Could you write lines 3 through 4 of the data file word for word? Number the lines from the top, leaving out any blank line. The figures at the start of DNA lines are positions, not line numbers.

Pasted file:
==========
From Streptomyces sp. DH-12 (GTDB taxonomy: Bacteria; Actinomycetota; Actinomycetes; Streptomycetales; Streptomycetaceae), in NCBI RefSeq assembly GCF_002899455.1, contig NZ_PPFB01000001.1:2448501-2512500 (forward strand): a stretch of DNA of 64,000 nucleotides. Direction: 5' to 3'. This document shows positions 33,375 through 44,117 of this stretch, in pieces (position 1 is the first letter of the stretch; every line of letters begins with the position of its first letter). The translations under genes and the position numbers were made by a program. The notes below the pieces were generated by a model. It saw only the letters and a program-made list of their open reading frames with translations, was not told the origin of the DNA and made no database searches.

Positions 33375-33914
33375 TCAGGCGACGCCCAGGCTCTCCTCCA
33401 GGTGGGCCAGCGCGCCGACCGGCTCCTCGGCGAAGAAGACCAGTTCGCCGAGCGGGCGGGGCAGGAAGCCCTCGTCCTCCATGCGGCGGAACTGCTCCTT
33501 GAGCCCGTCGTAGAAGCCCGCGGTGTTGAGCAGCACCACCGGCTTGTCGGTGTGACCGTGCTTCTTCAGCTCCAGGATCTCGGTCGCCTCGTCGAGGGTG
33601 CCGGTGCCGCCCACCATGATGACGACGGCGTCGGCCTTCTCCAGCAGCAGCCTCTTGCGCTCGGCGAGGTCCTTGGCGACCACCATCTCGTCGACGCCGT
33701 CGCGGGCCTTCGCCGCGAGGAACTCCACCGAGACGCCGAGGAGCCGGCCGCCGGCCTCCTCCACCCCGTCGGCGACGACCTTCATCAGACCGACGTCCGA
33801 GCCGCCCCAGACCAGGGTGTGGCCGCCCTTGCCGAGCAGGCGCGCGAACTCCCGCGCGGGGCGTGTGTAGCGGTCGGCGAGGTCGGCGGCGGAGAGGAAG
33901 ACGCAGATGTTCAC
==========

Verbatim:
33375 TCAGGCGACGCCCAGGCTCTCCTCCA
33401 GGTGGGCCAGCGCGCCGACCGGCTCCTCGGCGAAGAAGACCAGTTCGCCGAGCGGGCGGGGCAGGAAGCCCTCGTCCTCCATGCGGCGGAACTGCTCCTT